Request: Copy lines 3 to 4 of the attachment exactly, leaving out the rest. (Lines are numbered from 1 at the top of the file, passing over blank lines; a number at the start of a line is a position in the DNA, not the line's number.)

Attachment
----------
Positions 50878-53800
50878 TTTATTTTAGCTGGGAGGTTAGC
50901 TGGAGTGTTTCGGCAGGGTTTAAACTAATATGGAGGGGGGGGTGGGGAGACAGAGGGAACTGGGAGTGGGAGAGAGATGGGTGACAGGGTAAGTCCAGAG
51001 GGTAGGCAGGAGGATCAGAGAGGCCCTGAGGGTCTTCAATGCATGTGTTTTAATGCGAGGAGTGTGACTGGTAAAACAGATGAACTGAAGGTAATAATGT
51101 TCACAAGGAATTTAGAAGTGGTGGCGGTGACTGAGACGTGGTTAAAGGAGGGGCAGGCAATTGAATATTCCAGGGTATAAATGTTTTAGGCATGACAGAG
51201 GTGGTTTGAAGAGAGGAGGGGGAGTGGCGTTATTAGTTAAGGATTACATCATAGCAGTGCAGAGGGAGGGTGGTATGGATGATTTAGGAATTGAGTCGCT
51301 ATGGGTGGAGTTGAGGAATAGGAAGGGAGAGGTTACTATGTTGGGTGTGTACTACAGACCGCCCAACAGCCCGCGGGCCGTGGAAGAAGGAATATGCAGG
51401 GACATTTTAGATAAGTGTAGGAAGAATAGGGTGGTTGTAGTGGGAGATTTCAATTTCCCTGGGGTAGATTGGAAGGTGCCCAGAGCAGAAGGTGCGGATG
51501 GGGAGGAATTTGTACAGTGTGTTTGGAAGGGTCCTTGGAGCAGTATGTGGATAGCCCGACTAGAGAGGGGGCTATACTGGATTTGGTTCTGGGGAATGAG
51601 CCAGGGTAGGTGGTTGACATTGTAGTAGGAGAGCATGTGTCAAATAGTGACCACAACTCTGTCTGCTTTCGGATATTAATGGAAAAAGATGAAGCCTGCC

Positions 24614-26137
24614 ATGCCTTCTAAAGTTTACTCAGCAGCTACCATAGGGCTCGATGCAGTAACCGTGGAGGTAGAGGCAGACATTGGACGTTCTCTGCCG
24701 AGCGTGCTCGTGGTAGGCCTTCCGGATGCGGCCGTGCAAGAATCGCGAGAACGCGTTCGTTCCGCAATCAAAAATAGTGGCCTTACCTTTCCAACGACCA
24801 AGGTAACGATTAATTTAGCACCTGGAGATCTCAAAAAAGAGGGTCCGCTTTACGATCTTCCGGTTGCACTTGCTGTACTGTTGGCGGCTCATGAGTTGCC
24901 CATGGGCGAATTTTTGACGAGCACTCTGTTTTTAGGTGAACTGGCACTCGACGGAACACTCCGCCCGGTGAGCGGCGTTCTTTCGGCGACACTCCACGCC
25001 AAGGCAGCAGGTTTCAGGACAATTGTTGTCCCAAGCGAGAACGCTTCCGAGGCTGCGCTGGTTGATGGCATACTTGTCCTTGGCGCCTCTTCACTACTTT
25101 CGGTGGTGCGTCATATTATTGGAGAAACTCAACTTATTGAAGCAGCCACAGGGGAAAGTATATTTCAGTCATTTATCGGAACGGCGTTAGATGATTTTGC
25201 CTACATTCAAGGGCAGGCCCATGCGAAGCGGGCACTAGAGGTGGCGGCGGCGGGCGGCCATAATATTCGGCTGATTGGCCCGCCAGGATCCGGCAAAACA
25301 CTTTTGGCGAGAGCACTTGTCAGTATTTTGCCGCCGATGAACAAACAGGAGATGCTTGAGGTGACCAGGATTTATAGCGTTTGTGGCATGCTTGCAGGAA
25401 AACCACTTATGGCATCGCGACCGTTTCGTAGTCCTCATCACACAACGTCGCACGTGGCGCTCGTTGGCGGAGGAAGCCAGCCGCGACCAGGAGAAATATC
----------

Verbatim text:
50901 TGGAGTGTTTCGGCAGGGTTTAAACTAATATGGAGGGGGGGGTGGGGAGACAGAGGGAACTGGGAGTGGGAGAGAGATGGGTGACAGGGTAAGTCCAGAG
51001 GGTAGGCAGGAGGATCAGAGAGGCCCTGAGGGTCTTCAATGCATGTGTTTTAATGCGAGGAGTGTGACTGGTAAAACAGATGAACTGAAGGTAATAATGT